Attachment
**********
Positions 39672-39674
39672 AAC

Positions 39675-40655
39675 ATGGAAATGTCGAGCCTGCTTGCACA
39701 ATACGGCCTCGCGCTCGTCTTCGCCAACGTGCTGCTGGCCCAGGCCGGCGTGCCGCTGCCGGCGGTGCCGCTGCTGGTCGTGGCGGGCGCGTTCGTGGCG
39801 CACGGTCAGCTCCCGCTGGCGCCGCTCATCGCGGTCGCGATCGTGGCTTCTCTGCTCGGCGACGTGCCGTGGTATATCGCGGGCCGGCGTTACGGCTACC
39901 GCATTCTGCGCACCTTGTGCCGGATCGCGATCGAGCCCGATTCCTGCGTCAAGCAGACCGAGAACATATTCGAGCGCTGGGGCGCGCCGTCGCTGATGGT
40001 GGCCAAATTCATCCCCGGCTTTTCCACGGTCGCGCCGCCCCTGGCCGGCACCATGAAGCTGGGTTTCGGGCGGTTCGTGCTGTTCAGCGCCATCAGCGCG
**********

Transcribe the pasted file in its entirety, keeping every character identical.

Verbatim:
Positions 39672-39674
39672 AAC

Positions 39675-40655
39675 ATGGAAATGTCGAGCCTGCTTGCACA
39701 ATACGGCCTCGCGCTCGTCTTCGCCAACGTGCTGCTGGCCCAGGCCGGCGTGCCGCTGCCGGCGGTGCCGCTGCTGGTCGTGGCGGGCGCGTTCGTGGCG
39801 CACGGTCAGCTCCCGCTGGCGCCGCTCATCGCGGTCGCGATCGTGGCTTCTCTGCTCGGCGACGTGCCGTGGTATATCGCGGGCCGGCGTTACGGCTACC
39901 GCATTCTGCGCACCTTGTGCCGGATCGCGATCGAGCCCGATTCCTGCGTCAAGCAGACCGAGAACATATTCGAGCGCTGGGGCGCGCCGTCGCTGATGGT
40001 GGCCAAATTCATCCCCGGCTTTTCCACGGTCGCGCCGCCCCTGGCCGGCACCATGAAGCTGGGTTTCGGGCGGTTCGTGCTGTTCAGCGCCATCAGCGCG